Crime fiction, regardless of the format – whether a short story, a novella, or a novel, comes in two forms: the protagonist will either solve a crime, or commit one.
In the first type, i.e. solving a crime, we follow the protagonist as they use their brain and their skills to figure out who did the crime or what happened. In the second type of crime stories, we follow the protagonist as they commit the crime, and this type can have two subtypes: the crime happens in the beginning (i.e. first part or act), and the second part focuses on the fallout, or, the protagonist decides to do the crime in the first part, and either goes through with it or not in the second part.
Considering that today we are focusing solely on crime short stories, rather than fiction, the tips below on how to write a crime short story will all be related to writing shorter pieces of work, and they might not work for longer pieces like novellas or novels.
1. Keep your audience in mind
Considering the two types of crime fiction we’ve highlighted above, it is worth noting that while there are omnivorous crime readers, i.e. those who enjoy reading about the solving of a crime just as much as they would enjoy reading about the protagonist committing a crime; quite often, the audience for one type is not the audience for the other one.
The readers who prefer to read solving a crime might not enjoy reading about committing one. So before you embark on the wonderful journey of writing a short story, think carefully about which audience you wish to target and attract.
2. Have a clear theme and idea
Often, short stories do not have the time to elaborate on all the nuances of a certain theme or idea. Practically speaking, a short story does not allow you to dwell longer in the life of the protagonist. Regardless of what type of story you are writing (committing a crime vs. solving a crime), due to the nature of those two events, you would not be writing a short story that spans over several years.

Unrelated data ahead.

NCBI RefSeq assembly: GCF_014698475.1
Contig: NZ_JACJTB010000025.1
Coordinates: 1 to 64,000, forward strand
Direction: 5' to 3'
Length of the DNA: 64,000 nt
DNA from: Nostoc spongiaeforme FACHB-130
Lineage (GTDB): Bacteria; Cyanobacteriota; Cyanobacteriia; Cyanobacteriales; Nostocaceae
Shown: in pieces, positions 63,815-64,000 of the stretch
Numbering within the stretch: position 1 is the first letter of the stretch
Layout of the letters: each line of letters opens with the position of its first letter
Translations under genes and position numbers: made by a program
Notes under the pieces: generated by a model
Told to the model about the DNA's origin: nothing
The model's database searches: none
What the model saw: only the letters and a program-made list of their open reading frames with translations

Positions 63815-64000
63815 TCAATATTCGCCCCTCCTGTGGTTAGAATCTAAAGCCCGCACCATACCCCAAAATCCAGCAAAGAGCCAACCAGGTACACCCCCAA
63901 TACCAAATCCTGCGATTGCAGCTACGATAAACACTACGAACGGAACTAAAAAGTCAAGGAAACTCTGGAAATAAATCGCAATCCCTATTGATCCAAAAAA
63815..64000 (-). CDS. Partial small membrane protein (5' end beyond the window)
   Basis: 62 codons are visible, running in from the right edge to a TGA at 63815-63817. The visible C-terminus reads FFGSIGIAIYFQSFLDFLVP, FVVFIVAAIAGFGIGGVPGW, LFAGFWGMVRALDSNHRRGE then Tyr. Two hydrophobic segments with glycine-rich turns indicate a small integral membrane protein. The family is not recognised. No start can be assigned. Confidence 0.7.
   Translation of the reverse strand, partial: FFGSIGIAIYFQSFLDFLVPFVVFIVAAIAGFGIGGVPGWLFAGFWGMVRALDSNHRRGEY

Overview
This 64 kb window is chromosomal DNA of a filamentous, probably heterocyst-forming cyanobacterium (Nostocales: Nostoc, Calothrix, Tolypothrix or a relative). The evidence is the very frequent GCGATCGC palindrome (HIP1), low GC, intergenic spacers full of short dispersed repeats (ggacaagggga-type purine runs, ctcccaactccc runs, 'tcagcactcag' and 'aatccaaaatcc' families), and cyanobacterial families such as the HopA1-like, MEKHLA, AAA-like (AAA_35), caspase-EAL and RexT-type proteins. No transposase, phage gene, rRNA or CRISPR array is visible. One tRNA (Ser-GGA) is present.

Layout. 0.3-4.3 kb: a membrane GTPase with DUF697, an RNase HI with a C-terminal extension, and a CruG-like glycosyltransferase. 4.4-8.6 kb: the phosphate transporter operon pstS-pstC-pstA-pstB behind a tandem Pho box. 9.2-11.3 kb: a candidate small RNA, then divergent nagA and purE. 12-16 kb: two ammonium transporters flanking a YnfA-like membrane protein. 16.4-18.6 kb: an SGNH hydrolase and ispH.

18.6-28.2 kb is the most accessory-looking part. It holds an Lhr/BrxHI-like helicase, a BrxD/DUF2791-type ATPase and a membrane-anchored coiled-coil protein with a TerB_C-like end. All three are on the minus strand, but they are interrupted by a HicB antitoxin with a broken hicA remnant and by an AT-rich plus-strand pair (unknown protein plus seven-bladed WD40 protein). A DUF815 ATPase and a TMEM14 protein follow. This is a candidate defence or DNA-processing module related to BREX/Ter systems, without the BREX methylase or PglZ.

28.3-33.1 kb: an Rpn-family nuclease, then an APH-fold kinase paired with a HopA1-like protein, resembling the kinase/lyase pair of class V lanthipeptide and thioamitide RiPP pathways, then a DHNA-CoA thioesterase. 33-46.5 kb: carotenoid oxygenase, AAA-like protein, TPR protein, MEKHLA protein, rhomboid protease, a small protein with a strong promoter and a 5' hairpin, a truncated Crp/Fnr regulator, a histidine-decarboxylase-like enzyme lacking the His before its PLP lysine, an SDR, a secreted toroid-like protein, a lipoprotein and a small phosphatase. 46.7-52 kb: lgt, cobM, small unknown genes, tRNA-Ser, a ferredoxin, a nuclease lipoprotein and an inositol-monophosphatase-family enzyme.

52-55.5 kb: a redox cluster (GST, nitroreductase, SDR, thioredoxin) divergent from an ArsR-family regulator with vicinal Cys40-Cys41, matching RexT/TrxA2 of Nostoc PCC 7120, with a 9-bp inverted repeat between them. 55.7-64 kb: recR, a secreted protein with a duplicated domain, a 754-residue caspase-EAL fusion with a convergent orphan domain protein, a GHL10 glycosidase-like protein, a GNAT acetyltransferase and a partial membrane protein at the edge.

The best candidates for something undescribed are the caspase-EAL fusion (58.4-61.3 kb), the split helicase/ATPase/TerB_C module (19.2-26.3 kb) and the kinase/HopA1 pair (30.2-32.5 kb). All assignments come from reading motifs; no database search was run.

The longer a crime goes unsolved, the more difficult it would be to solve it. This type of urgency is what drives crime novels, let alone short stories. So, the clearer your theme and original idea, the better – for it would allow you to distill it to its essence and present it, in as short manner as possible, in your story.
3. Keep it short
We’re not talking here about trying to say as much as possible in as few words as possible. When it comes to writing crime short stories, you do not need to dwell on the protagonist’s backstory. If he is an experienced detective, there is no need for the reader to know all the details about all of his previous cases to convince them that this detective knows what he is doing – show that in the procedures and the actions he takes to solve the crime, but also in how he reacts to seeing this particular crime.
If your protagonist is somebody who is willing to commit a crime, try to convey their motivations as shortly as possible. The readers do not need to know all the details that led or will lead them to commit the crime, just enough to sympathize with them or, alternatively, find the protagonist compelling enough to follow them to the end.
4. Create a believable crime
In longer works like novellas and novels, you need to create such a crime that will take someone a whole novel to solve. In short stories, specifically short stories that are focused on solving a crime, the crime needs to be out of the ordinary, but the protagonist should still be able to solve it in an “a-ha” moment, that would both make sense to the reader in retrospect, and also surprise them at the same time. If your story is about committing a crime, the crime itself needs to be relatively easy for the protagonist to commit. The planning has already been done and it’s all about the execution and the consequences.
In the second type of crime stories, where the protagonist decides to commit the crime and we follow them as they either go through with it or not, the crime itself needs have a certain psychological effect on the protagonist. Additionally, it should be more difficult to commit and pose a certain danger to them as well.
5. Create a compelling protagonist
The protagonist who solves the crime needs to have the tools and experience to do so. You make that protagonist compelling by how they react to the crime that has been committed, and then what steps they take to solve the crime, as well as what motivates them to solve the crime so quickly.
The protagonist who commits the crime, on the other hand, will be more difficult to create in a compelling manner. This type of protagonist either has to be easy to both sympathize and empathize with, like for example, a person who has been hurt in some way looking for revenge, or, they would be a kind of person who most people would find abhorring, and, they would follow that person just to see whether they get what is coming to them or not (the ending, of course, depends on the message you’re trying to send, stemming from your original idea and theme).